CTMF is promoted as a three-piece group. But like all of his 150+ albums, this is first and foremost a Billy Childish album. Billy plays guitar and sings with Wolf Howard on drums and wife Julie Hamper on bass guitar, backing vocals and lead vocal on songs like ‘Turn and Run’, ‘When I think About You’ and ‘It’s Over (Again). The album also includes the limited edition 7″ single ‘A Glimpse Of Another Time’ also released on Damaged Goods earlier this year.
The final track on the wonderful CTMF SQ 1 album is ‘Cadillac’. A charming rock ‘n’ roll song that is sure to put a smile on your face that bops along to the ubiquitous tune of ‘Bo Diddley’. Great!
The record industry is big business. It is therefore all the more refreshing to see an original artist stick to his principles, never sell-out and always be looking for artistic control of fame and fortune. Over the past 30 years and 150+ albums Billy Childish has achieved this. But unlike Radiohead, U2 and The Rolling Stones, he has never signed on the dotted line for a major record label.
The new album from Wild Billy Childish & CTMF is scheduled for release on 20th May, and is released on Damaged Goods Records by way of CD or the choice of 3 different colours of green vinyl – light green, mid-green, and dark green.
‘the reason we didn’t sound like the Smiths is because we wanted to sound like this’
No less than 40 years ago, Billy Childish, then a 16 year old working in Chatham dockyard, imagined a group called ‘the Chatham Forts’, and so started a journey through punk rock from 1977 to now.
‘people think they know me, but they don’t know me’
No one, including Billy Childish himself appear to know exactly how many albums he has released. But the release of Wild Billy Childish & CTMF’s SQ 1 brings it to around 150th, or thereabouts.
SQ 1 could be seen as a manifesto of punk rock defiance, a celebration of musical independence or simply a true document homemade rock and roll delivered as art, not commerce.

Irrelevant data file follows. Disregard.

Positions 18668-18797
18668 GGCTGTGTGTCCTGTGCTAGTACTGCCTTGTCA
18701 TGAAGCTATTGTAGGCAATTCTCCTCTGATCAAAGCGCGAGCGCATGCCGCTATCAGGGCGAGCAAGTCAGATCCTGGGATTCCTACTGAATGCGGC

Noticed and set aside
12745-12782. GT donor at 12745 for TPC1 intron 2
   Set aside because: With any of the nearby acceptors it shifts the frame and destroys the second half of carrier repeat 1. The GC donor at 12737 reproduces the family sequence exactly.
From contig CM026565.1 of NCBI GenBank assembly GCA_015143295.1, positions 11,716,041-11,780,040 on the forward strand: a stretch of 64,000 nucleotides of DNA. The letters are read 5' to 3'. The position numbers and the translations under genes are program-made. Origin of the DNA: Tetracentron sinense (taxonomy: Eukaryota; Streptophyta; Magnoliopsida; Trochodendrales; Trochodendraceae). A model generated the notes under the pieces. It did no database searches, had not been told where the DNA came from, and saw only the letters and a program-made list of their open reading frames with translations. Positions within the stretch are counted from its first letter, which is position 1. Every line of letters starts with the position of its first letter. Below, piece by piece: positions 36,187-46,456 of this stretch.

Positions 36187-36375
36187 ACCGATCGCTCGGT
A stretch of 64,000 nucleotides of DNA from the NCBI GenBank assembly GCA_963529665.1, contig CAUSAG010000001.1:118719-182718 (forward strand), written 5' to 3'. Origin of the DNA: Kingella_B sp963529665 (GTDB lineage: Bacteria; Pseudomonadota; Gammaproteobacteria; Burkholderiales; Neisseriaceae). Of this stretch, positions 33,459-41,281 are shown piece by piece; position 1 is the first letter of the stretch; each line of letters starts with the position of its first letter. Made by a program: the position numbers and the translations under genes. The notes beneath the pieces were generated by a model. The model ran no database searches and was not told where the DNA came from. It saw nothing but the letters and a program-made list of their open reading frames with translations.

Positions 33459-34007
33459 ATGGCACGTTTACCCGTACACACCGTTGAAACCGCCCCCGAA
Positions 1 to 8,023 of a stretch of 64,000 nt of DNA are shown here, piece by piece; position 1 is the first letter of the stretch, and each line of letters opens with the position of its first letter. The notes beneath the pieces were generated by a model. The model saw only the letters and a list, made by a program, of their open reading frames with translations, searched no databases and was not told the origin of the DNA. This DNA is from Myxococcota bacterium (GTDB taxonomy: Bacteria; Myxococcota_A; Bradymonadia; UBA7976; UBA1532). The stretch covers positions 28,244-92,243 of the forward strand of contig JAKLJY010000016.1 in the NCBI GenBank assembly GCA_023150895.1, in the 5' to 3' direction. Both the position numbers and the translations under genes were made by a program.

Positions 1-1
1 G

The lead single to be taken from the forthcoming album is ‘Kylie‘.
‘Here’s a story ’bout Kylie Minogue. She’s only tiny, so I’ve been told. She rang me up she said can I use your poetry, I said help y’self girl, it’s all for free.’
In 1976 I was a young teenager already turned on and pretty passionate about music. Like many young people that witnessed the arrival of The Sex Pistols and punk rock, I was bowled over. The music was raw, powerful and aggressive. But most of all I was mesmerised by Johnny Rotten; his manor, his voice and his style, looking the epitome of cool in the Pretty Vacant video with his long-sleeved Destroy t-shirt and bright ginger hair.
Clothes Clothes Clothes, Music Music Music, Boys Boys Boys is a book by Viv Albertine. In “Side One” she recounts growing up in London, the separation of her parents, teenage rebellion, art school, sex, drugs, abortion, punk rock and The Slits.
Johnny Rotten & the Sex Pistols changed my life, but only from afar. Viv Albertine was also struck by Rotten & the Pistols, but she was in touching distance. Albertine was one of a small inner circle, gathered together by their love of music and fashion; and in Viv Albertine’s eyes, boys too. Vivienne Westwood & Malcolm McLaren’s shop Sex provided the clothes (to those who could afford them) and The Roxy, 100 Club & Louise’s gay club became punk-friendly haunts where infamous gigs and happenings happened.
Like members of The Clash, Buzzcocks, Joy Division and Siouxsie & The Banshees, Viv Albertine decided she wanted to form a band after witnessing an early Sex Pistols gig. She bought a guitar and began learning to play. But it didn’t come easily and she struggled with traditional chords and rhythms while forming a band with close friend, Sid Vicious. Flowers Of Romance was a great name, suggested by Johnny Rotten and later used as an album title by the band he formed with Keith Levine, Public Image Limited. But when Sid was asked to play drums for Siouxsie & The Banshees, the band disbanded and Viv Albertine was left to find her own destiny.
The band she joined was The Slits. At times shambolic and loose but always uncompromising and exciting in both their music and fashion. The Slits embodied the true meaning and energy of punk as much as The Sex Pistols, themselves. By being the last rock ‘n’ roll band, The Pistols opened the doors to a whole spectrum of acceptance and possibilities. Punk was good for offering the freedom to ‘have a go’ & a ‘do it yourself’ mentality. It also opened the doors for girls to be in bands without being used for sexuality.
That said, The Slits were very sexy! But they didn’t use sex to sell records.
The Slits music was ‘punk’ but not ‘rock’; and Viv Albertine was an essential ingredient with her beautiful looks, great mix of retro and new fashion styles, messy wild blonde hair and most of all, her unique guitar style. They took time signatures from dub and reggae. They were feisty and original; and with ‘Cut’ they recorded a classic debut album with legendary reggae producer, Dennis Bovell.